Monday, 10 December 2012

Fiction Is About Facing Problems



One of the main tenets of writing story is to make the reader as the question: What happens next?

But this question shouldn’t be aimed at the writer, or even the story. The question should be aimed by readers at themselves.

And they shouldn’t be sure of the answer


Any question posed in the right way will offer an unknown to be revealed, that doesn’t make it interesting. I could ask you to guess what colour socks I put on this morning. Just because you don’t know the answer doesn’t mean you want to know.

It’s only when characters are placed in situations where if readers were to ask themselves, If that was me what would I do? And they don’t know, or even better, if they know the options but they don’t want to make the decision, then seeing someone else have to make the choice is a rewarding experience.

That’s true even if the character ends up making a total hash of things and tragedy ensues. Seeing someone else deal with difficult situations is what makes fiction better than real life. Because in real life we can’t afford to take outrageous risks or pursue outlandish dreams. Gambles rarely pay off and forfeits tend to be severe. But in stories, the less ordinary paths can be explored.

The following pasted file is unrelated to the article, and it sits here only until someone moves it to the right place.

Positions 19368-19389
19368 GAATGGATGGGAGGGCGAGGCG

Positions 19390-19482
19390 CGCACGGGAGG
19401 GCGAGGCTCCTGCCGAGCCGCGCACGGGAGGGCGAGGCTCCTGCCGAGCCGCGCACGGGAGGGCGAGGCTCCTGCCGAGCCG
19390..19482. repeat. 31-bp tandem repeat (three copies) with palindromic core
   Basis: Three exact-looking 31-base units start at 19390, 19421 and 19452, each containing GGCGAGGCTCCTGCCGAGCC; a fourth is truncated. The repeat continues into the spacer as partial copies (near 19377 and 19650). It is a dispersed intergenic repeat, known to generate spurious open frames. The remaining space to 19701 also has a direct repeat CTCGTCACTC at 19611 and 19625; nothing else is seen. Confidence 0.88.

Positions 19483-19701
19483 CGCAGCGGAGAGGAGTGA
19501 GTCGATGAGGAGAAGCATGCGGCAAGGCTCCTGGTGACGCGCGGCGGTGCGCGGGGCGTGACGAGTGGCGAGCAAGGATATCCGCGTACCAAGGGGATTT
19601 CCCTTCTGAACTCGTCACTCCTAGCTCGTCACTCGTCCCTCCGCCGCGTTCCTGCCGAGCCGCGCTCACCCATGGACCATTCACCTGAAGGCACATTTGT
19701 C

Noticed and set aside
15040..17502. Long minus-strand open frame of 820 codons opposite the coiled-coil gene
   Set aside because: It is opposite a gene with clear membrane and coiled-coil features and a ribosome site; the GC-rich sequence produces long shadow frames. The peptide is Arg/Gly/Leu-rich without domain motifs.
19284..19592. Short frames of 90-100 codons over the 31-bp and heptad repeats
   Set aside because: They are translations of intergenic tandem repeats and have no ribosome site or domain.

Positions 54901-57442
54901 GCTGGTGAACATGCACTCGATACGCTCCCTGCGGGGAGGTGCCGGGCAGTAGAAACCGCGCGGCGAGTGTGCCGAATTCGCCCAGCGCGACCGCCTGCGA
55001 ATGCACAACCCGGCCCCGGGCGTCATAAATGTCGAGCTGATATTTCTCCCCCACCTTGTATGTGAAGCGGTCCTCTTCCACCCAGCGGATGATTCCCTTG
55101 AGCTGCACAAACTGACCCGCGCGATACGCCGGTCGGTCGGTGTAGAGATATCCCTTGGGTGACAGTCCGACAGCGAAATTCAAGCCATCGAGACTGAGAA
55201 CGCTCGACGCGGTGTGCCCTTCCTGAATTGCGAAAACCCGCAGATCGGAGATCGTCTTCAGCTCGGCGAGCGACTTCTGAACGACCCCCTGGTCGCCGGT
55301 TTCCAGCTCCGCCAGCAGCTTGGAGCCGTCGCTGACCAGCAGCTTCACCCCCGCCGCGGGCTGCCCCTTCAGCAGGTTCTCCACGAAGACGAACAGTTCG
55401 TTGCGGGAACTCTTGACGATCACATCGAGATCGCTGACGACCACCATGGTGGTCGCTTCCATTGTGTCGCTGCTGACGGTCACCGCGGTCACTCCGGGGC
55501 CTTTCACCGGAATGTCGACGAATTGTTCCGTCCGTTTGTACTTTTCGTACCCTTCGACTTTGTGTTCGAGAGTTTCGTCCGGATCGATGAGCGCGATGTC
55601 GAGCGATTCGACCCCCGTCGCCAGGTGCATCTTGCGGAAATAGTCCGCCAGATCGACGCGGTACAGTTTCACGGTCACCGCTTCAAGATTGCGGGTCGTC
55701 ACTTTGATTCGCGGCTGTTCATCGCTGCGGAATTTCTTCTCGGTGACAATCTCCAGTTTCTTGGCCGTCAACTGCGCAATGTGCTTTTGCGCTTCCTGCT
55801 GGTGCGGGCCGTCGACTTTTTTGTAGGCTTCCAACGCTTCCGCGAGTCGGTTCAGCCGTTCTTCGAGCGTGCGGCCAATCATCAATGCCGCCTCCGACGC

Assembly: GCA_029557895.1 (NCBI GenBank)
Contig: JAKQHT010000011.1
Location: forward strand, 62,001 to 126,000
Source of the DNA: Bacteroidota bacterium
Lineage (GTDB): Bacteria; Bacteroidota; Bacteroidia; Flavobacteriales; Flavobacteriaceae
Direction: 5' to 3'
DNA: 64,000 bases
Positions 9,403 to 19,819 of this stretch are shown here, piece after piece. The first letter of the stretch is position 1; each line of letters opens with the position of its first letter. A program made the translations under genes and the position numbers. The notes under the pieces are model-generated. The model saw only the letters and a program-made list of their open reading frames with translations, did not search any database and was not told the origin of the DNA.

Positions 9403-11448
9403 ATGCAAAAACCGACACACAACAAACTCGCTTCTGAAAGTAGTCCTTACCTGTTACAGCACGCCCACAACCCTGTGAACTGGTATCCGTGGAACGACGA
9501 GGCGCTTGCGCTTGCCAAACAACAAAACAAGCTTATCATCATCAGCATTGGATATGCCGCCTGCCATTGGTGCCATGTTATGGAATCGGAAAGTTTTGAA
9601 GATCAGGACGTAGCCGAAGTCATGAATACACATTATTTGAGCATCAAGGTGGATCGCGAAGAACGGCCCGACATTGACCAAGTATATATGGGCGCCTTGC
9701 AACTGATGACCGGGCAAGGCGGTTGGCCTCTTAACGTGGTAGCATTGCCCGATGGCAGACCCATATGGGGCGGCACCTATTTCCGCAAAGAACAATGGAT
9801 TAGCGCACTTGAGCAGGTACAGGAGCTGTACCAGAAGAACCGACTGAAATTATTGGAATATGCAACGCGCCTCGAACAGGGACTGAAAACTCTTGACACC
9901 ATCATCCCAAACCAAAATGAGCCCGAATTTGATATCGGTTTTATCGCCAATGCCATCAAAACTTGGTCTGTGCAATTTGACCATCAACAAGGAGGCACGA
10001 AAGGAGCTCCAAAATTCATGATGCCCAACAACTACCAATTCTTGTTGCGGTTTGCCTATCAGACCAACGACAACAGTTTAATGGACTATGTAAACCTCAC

So while in real life we want things sorted out in the easiest and quickest way possible, with the police doing their job, lovers remaining true and illnesses being treated in good time, in fiction the opposite is true. 

That’s the case whether it’s a man trapped in a cell about to be executed for a crime he didn’t commit, or a girl in love with a man who ignores her and is in love with his job.


Readers want to see scenarios they would never want to be in, with characters forced to do things they would never dream of doing. They want the character to take the more difficult path and they want to see it handled with insight, creativity, ingenuity, sacrifice and surprise.